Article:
In our interview with John Carmack at Quakecon 2011 we talked about hardware trends and how consoles are able to keep up with PCs.
Last week we were in Dallas, Texas covering Quakecon 2011 as well as hosting our very own PC Perspective Hardware Workshop. While we had over 1100 attendees at the event and had a blast judging the case mod contest, one of the highlights of the event is always getting to sit down with John Carmack and pick his brain about topics of interest. We got about 30 minutes of John’s time over the weekend and pestered him with questions about the GPU hardware race, how Intel’s intergrated graphics (and AMD Fusion) fit in the future of PCs, the continuing debate about ray tracing, rasterization, voxels and infinite detail engines, key technologies for PC gamers like multi-display engines and a lot more!
One of our most read articles of all time was our previous interview with Carmack that focused a lot more on the ray tracing and rasterization debate. If you never read that, much of it is still very relevant today and is worth reading over.
This year though John has come full circle on several things including ray tracing, GPGPU workloads and even the advantages that console hardware has over PC gaming hardware.
Note: Due to popular demand, we
are going to have a transcript ready (likely tomorrow) as the third and 4th page of this article.
First up on our list of topics was the importance of mathematics in the world of game and game engine design. Carmack stated that though his math background was a bit overstated in some cases he was able to build the engines we all know and love with a basic, applicable knowledge of high school topics such as geometry and calculus. The key is knowing how to apply these things to a problem that you haven’t seen before as opposed to being able to answer a question on a test. Of course, as engines have developed into more and more complicated pieces of software the need for higher level mathematics are required for physical simulations though you can still solve much of the world’s problems (at least in a software sense) by time-slicing and iterating.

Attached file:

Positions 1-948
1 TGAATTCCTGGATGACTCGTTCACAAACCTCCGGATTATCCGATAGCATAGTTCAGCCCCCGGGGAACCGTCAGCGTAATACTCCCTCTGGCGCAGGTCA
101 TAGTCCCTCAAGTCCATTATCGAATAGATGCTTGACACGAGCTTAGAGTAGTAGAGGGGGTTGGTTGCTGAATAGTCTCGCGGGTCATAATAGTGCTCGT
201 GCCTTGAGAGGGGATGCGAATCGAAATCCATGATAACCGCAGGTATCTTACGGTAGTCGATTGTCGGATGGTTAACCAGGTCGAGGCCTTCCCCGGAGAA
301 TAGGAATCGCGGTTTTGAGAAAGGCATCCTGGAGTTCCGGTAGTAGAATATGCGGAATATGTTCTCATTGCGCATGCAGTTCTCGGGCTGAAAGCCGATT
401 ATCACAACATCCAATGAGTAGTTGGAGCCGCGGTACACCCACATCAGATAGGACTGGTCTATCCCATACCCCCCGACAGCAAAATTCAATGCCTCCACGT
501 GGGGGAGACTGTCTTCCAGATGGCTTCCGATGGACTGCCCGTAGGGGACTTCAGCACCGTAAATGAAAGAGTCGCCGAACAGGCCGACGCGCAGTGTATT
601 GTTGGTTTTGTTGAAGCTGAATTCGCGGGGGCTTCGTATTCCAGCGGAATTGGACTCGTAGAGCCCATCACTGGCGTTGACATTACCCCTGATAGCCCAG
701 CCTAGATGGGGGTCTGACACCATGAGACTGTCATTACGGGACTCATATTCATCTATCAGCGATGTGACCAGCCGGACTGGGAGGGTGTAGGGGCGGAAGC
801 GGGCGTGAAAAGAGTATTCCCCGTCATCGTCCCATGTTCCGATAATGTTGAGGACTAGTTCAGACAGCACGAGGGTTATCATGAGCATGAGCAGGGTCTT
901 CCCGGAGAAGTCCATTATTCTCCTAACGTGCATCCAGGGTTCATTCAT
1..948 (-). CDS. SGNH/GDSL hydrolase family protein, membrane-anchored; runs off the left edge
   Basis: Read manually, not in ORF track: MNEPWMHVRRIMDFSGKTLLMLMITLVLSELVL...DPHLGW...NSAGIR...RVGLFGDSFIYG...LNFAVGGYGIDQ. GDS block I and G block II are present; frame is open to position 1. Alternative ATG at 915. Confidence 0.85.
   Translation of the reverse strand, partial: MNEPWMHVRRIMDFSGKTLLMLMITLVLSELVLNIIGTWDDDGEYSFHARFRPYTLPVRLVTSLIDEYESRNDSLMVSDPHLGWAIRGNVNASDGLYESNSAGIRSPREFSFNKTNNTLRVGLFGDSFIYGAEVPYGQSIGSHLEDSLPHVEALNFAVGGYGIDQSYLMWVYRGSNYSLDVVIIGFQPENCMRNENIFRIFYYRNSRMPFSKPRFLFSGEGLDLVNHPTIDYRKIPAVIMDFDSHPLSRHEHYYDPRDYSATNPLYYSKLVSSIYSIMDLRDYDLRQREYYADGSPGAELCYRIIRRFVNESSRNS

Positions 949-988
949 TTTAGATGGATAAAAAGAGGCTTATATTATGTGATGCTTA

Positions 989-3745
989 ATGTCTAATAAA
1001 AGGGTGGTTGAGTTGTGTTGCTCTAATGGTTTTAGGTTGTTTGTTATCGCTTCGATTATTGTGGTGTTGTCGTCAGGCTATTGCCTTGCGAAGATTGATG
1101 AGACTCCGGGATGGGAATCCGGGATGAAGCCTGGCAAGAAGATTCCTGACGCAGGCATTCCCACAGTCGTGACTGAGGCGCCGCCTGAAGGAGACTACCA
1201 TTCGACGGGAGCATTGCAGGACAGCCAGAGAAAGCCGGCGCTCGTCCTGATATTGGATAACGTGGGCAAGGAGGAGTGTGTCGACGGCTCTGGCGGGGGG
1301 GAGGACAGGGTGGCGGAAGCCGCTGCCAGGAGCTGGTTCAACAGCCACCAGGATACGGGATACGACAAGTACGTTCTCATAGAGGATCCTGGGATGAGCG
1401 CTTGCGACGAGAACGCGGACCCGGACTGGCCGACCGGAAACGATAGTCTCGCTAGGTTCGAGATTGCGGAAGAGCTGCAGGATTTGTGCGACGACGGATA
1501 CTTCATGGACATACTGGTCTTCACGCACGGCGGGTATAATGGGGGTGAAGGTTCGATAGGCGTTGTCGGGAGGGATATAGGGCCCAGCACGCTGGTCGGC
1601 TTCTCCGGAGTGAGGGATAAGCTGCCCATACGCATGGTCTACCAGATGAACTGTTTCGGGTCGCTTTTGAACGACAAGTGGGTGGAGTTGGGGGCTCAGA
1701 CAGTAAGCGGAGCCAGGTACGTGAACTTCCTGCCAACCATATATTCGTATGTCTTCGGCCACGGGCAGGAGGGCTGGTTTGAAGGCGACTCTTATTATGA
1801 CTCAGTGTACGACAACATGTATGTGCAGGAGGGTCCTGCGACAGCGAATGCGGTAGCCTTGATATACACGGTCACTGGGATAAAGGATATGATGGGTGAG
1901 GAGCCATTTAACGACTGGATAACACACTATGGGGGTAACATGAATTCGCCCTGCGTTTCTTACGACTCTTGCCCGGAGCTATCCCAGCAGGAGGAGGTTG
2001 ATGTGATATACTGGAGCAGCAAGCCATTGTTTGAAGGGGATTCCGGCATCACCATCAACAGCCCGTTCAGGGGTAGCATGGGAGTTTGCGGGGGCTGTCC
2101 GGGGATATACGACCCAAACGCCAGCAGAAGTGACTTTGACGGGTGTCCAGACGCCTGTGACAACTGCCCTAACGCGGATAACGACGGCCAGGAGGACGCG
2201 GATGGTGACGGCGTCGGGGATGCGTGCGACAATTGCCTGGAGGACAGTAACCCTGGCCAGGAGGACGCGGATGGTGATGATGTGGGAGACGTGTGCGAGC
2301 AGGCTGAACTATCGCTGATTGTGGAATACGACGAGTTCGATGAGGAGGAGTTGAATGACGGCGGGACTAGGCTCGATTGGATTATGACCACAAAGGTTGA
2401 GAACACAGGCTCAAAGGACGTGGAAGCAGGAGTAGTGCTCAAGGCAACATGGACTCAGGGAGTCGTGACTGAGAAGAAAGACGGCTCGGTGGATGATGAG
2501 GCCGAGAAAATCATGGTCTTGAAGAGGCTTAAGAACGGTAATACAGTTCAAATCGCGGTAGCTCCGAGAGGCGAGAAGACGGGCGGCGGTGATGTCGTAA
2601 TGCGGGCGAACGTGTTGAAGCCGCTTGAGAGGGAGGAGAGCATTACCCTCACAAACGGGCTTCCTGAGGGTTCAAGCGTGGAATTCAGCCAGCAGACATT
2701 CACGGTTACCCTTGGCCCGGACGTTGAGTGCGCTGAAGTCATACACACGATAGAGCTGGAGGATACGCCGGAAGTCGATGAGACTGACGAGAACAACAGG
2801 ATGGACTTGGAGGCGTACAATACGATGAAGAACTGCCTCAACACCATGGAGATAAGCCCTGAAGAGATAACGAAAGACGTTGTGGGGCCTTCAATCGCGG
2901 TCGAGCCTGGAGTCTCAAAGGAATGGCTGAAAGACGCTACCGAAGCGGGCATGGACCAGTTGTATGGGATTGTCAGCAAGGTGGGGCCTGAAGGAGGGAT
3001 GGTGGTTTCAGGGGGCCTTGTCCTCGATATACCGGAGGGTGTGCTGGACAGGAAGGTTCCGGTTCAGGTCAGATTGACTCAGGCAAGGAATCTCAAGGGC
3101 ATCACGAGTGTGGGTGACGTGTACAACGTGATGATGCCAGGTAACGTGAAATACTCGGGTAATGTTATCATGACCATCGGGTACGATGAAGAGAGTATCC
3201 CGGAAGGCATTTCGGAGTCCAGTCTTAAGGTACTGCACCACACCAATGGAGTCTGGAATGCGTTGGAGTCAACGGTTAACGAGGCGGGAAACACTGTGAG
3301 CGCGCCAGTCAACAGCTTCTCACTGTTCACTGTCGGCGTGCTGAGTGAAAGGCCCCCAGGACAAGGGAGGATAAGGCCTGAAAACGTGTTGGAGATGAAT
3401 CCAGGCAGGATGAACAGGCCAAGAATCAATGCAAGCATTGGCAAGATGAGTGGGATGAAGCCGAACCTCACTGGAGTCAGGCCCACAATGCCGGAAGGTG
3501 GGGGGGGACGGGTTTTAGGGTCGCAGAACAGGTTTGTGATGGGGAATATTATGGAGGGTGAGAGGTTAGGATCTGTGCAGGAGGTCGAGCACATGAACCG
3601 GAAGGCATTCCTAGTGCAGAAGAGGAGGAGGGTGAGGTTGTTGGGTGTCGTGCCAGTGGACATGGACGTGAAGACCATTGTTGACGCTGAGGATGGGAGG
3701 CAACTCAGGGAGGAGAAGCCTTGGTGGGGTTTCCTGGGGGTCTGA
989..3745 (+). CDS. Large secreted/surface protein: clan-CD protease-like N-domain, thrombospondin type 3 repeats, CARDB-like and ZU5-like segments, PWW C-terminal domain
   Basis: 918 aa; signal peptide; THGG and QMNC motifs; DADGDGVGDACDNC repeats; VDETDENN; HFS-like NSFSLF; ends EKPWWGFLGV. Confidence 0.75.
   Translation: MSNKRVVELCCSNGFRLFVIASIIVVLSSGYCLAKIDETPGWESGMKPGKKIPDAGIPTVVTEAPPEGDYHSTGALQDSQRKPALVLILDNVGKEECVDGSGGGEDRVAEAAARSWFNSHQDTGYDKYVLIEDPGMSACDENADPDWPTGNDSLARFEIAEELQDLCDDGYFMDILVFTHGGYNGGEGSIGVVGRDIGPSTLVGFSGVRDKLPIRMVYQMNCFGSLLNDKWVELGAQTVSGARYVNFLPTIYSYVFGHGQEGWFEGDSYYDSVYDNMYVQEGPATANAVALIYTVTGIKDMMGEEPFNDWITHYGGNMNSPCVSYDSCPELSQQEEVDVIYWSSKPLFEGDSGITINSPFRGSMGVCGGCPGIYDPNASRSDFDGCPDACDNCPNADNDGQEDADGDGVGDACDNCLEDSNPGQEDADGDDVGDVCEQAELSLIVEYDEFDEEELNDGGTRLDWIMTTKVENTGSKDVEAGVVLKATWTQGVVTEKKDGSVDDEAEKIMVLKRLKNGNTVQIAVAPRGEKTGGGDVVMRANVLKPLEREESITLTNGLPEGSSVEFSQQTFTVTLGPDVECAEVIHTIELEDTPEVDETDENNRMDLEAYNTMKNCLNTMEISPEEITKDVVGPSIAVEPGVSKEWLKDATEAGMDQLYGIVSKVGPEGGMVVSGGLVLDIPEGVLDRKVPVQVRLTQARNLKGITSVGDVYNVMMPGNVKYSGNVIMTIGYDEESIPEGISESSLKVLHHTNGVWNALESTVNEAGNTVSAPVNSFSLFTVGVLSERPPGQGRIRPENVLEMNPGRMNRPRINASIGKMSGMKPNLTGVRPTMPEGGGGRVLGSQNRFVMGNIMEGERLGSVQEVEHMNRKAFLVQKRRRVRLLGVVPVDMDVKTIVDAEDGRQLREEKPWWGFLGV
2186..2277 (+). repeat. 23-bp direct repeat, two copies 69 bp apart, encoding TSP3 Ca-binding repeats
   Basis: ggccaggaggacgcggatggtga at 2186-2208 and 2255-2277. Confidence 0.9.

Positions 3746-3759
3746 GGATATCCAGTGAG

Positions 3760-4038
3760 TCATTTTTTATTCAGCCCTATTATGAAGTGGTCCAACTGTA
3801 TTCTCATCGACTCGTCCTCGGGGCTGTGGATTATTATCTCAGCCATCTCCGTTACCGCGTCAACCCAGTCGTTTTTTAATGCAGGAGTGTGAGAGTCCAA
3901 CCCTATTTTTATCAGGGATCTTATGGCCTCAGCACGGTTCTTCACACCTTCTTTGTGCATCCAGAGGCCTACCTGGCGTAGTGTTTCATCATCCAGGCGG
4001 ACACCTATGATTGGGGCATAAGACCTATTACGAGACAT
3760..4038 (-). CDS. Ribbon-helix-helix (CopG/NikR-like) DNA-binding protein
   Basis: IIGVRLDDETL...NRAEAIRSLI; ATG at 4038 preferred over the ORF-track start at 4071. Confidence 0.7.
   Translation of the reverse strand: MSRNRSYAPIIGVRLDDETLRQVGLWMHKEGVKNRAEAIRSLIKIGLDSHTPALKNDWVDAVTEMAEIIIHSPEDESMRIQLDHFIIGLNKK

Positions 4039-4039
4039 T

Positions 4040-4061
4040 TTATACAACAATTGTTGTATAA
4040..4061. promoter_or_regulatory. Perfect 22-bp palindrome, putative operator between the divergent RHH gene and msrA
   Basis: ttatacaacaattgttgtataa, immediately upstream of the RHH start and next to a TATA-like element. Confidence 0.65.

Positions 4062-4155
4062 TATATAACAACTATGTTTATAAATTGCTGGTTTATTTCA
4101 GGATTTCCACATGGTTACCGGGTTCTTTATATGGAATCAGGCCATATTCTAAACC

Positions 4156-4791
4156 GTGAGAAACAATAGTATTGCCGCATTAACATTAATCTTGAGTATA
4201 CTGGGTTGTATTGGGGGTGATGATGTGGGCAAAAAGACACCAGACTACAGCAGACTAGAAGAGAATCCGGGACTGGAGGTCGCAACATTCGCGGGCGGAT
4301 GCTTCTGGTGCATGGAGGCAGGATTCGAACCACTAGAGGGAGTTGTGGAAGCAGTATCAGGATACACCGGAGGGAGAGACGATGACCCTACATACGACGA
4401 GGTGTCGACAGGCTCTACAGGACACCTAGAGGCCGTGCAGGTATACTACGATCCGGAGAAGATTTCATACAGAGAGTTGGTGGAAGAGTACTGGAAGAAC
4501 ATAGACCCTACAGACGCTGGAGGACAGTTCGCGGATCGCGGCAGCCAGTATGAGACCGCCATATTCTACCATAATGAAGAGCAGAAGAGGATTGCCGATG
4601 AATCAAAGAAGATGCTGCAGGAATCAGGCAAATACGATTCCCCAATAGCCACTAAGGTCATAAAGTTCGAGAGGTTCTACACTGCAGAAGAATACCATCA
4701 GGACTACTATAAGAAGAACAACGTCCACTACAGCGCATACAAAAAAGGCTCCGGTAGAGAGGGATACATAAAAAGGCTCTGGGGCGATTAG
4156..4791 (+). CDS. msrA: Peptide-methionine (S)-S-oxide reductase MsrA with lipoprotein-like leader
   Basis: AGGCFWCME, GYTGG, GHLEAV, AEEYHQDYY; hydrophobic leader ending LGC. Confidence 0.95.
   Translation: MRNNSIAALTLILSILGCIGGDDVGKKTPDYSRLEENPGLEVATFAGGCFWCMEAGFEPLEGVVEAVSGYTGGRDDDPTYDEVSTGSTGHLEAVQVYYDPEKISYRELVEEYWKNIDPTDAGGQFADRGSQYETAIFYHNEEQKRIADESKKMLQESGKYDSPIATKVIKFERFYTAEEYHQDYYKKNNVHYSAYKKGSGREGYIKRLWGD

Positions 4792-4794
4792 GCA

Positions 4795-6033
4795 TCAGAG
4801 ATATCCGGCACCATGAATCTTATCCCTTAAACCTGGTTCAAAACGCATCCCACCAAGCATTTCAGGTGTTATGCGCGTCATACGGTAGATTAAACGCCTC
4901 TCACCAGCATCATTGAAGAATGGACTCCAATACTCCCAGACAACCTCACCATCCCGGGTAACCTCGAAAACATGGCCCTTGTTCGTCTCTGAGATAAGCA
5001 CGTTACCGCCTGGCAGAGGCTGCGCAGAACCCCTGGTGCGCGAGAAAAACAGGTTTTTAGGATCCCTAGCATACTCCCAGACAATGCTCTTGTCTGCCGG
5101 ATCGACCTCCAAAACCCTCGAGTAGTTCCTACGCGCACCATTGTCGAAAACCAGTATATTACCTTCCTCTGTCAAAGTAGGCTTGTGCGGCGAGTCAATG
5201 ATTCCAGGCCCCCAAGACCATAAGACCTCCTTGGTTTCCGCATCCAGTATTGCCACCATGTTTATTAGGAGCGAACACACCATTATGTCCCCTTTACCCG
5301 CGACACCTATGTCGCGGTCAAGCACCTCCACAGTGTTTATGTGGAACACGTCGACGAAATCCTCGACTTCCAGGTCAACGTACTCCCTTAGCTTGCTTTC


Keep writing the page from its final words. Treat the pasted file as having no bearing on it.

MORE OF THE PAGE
The topic of the GPU hardware race came up early in our talk and the response Carmack gave us was pretty interesting. Stating “I don’t worry about the GPU hardware at all, I worry about the drivers” seemed to be a reiterated point. This became very apparent to id Software while developing RAGE where even though the PC had truly an order of magnitude more horsepower than the consoles, it struggled to keep up with the “minimum latency”, get feedback here, update data there, etc and do it all to maintain a 60 Hertz frame rate. DirectX 11 and multi-threaded drivers might have helped things but he still claims that they are far from the solution he envisions: direct surfacing of the memory system. The process of updating a textures on the PC is on the order of “tens of thousands of times slower” than on the Xbox 360 and PS3. AMD did implement a “multi-texture” update specifically for id Tech 5 which should help, but from the interview you can tell that Carmack really does want more done on this topic.
One interesting side effect of this talk – Intel’s integrated graphics actually has impressed Carmack quite a bit and the shared memory address space could potentially fix much of this issue. AMD’s Fusion architecture, seen in the Llano APU and upcoming Trinity design, would also fit into the same mold here. He calls it “almost a forgone conclusion” that eventually this type of architecture is going to be the dominant force. You might remember our discussion of this topic with Josh’s analysis of AMD’s Fusion System Architecture – it would appear that AMD has a potential ally on its side if they are paying attention.
Carmack still thinks the Intel integrated graphics is on feature parity with other integrated options and that people are going to be surprised in the not-too-distant future when the “free” graphics you get with your Intel CPU is good enough to play pretty much any game you want. He admits of course that the software and driver implementations from Intel need a lot of work and he has “high hopes” that with the shared memory potential there Intel will push forward with this “closer to the metal” mentality. There is also the outlet for console developers to more directly develop for integrated graphics than for discrete graphics (as it would be more similar to the console architectures) and games might run faster on integrated than low cost discrete solutions.
Larrabee was discussed as well – and though a couple of years ago it was thought this might be the “sweep” architecture across all the coming generation of consoles, it clearly didn’t meet the performance requirements to be successful yet. Instead, it seems obvious that there are again going to be multiple architectures on the pending console designs and there could be “strong contenders” based around the ARM architecture. But any next-generation console NEEDS to be a 64-bit architecture and with ARM just now integrating 64-bit designs for the first time, it leads us to believe we are a couple of steps away from seeing ARM in your next gaming console.
Carmack does hope that Sony avoids the Cell architecture all together due to the difficulty in development.